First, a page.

If the customers don’t value the products and services a social enterprise offers, the enterprise will either learn and change, or it will fail.
In general, social enterprises respond directly to client needs, not donor ideas or preconceived project plans, so they attract a different breed of development professional. In fact, it takes a certain type of person to thrive in such an entrepreneurial environment, Robin Farnworth, East Africa talent associate for One Acre Fund, told Devex.
Those who are successful at One Acre Fund — an enterprise in Kenya, Rwanda, and Burundi that invests in farmers to generate a permanent gain in farm income — are action-oriented and customer driven, as well as strong leaders, problem solvers, and can proactively accomplish work on their own, Farnworth said.
As more social enterprises — for tech, agricultural, education, microfinance and more — sprout up in Kenya and elsewhere to meet development needs, the route becomes a viable option for those who don’t wish to travel the typical development path.
But what does it take to succeed in a social enterprise environment?
The very nature of entrepreneurship means seeking to solve a yet unanswered question and navigating uncertainty along the way, which means finding the right kind of people to take something from idea to implementation with less structure than they might be used to.
Farnworth uses in-person scenario interview questions that require critical analysis, such as where someone would turn in order to find the answer to a certain practical business question, to determine whether people are good candidates for One Acre.
You might be able to tell from a resume, she said, but you have to be careful about making assumptions. Asking questions like the above, Farnworth said, will give you a good idea of how someone’s brain works and whether they’ll be able to thrive in the oft-changing environment of a social enterprise.
Enterprises often attract people who are tired of the traditional development scene and want to take more risks, she said. And most of all — someone who passionately believes that clients should drive decisions. For One Acre, which believes that smallholder farmers are the solution to poverty and works to support them in producing better crop yields, this means showing humility and identifying that the farmers are the clients.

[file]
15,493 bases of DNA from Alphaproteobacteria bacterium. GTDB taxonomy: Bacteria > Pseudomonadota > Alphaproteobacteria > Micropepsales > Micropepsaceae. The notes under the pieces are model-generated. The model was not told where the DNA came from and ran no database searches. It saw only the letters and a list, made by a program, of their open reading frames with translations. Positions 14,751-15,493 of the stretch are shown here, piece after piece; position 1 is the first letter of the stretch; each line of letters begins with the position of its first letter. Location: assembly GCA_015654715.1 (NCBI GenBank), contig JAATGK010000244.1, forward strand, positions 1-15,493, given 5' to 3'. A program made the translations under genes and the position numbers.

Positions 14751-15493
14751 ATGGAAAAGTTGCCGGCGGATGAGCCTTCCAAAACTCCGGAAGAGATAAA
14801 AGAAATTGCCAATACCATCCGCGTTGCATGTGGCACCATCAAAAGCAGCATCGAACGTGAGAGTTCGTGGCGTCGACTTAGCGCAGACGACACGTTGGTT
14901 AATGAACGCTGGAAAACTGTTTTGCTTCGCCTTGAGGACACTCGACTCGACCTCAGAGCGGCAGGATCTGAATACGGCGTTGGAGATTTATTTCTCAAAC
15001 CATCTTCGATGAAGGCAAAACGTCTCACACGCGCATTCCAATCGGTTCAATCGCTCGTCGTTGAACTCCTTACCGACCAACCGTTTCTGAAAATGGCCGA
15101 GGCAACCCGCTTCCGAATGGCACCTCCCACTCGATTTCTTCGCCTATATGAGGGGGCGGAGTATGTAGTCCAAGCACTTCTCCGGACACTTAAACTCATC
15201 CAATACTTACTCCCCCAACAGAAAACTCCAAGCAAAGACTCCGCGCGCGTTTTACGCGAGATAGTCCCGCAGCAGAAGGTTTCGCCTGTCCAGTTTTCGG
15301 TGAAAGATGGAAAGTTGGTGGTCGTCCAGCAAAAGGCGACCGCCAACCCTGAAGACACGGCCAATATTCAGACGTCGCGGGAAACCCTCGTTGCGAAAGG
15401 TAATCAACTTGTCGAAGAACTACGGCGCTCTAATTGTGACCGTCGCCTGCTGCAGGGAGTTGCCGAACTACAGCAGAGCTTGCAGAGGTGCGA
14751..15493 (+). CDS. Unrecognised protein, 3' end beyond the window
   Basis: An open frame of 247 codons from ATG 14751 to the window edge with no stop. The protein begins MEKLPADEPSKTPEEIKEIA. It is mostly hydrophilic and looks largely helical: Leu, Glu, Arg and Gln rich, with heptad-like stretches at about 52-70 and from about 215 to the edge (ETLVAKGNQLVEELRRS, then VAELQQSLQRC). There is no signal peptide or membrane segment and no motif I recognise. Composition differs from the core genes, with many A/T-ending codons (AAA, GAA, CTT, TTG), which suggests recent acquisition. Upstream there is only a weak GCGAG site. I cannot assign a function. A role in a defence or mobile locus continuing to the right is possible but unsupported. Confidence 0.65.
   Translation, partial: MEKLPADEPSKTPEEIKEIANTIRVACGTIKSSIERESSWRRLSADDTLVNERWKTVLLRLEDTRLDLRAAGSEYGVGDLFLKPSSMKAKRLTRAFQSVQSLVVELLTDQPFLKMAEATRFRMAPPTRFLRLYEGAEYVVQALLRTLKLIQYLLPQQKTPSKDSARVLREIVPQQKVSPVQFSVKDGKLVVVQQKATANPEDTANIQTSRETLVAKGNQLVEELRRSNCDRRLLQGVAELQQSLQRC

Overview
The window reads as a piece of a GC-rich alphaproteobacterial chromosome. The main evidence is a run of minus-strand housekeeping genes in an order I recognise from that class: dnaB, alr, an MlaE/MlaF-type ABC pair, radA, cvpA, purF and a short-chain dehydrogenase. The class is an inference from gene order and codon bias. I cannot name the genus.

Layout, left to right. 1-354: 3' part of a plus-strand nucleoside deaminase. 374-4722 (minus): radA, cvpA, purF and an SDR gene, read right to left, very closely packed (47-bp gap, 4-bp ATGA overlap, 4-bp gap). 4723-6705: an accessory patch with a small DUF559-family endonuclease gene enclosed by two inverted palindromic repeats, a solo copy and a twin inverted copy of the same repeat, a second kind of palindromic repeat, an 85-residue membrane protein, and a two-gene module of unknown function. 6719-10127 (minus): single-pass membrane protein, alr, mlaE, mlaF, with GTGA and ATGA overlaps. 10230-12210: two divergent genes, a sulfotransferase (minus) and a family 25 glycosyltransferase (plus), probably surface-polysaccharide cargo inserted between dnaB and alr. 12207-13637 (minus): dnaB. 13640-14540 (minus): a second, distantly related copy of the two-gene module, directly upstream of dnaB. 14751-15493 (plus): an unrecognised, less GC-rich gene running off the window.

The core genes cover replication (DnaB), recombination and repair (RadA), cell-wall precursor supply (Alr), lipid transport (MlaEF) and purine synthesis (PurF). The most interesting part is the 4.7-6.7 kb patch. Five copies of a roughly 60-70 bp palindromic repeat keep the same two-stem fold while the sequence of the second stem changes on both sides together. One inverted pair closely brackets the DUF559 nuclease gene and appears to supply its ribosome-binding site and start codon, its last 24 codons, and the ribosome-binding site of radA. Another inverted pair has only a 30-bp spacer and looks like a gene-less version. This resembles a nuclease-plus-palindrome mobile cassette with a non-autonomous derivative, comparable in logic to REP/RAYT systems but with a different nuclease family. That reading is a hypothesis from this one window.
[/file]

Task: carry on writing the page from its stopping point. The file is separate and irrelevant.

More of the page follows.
Farnworth herself moved away from the traditional aid sector because the power and decision-making was ultimately with the donors, who didn’t always have the best information on what was needed from the beneficiary perspective, she said.
“I was attracted to social enterprise because the power is with the customers,” Farnworth said. “In the case of One Acre Fund — the farmers. From my perspective, this makes the organizations more effective, nimble, and ultimately better suited to creating social impact.”
But those looking to work in this sector will most likely be willing to take a pay cut, and will need to be open to working outside of major cities. Many exciting opportunities with One Acre Fund, for example, are at their rural western Kenya headquarters.
And if someone is coming from a traditional NGO, especially a large and well-established one, it might be challenging to adapt to an organization that values results over processes, Farnworth said.
There isn’t the same level of bureaucracy to guide the work in the field as someone might see at a traditional NGO, she said. Decisions are made through testing ideas and going with what shows the best results and gets the best feedback from customers.
But it’s also more exciting for those who work there, she said, where employees gain experience and responsibility quickly, and where there is room for new ideas. For One Acre, the vision is that each innovation or idea in each country office operates as its own enterprise.
What do you think it takes to work for a social enterprise? Leave your comments below.